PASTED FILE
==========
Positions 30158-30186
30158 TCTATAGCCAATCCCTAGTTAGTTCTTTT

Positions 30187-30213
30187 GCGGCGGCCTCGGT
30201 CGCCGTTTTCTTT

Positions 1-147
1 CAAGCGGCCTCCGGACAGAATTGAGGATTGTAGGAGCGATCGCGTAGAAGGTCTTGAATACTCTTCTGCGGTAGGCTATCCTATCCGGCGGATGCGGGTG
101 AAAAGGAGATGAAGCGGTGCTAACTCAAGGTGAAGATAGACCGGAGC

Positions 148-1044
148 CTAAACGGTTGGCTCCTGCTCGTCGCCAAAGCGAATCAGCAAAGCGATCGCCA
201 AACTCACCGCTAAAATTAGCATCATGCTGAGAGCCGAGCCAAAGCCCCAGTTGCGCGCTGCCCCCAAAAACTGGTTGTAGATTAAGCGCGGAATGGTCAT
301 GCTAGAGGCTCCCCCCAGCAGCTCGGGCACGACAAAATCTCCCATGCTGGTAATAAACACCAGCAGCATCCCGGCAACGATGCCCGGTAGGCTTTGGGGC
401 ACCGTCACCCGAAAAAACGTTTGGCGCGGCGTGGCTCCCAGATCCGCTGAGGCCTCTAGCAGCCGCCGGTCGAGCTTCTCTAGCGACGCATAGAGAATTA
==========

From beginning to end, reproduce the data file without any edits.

Positions 30158-30186
30158 TCTATAGCCAATCCCTAGTTAGTTCTTTT

Positions 30187-30213
30187 GCGGCGGCCTCGGT
30201 CGCCGTTTTCTTT

Positions 1-147
1 CAAGCGGCCTCCGGACAGAATTGAGGATTGTAGGAGCGATCGCGTAGAAGGTCTTGAATACTCTTCTGCGGTAGGCTATCCTATCCGGCGGATGCGGGTG
101 AAAAGGAGATGAAGCGGTGCTAACTCAAGGTGAAGATAGACCGGAGC

Positions 148-1044
148 CTAAACGGTTGGCTCCTGCTCGTCGCCAAAGCGAATCAGCAAAGCGATCGCCA
201 AACTCACCGCTAAAATTAGCATCATGCTGAGAGCCGAGCCAAAGCCCCAGTTGCGCGCTGCCCCCAAAAACTGGTTGTAGATTAAGCGCGGAATGGTCAT
301 GCTAGAGGCTCCCCCCAGCAGCTCGGGCACGACAAAATCTCCCATGCTGGTAATAAACACCAGCAGCATCCCGGCAACGATGCCCGGTAGGCTTTGGGGC
401 ACCGTCACCCGAAAAAACGTTTGGCGCGGCGTGGCTCCCAGATCCGCTGAGGCCTCTAGCAGCCGCCGGTCGAGCTTCTCTAGCGACGCATAGAGAATTA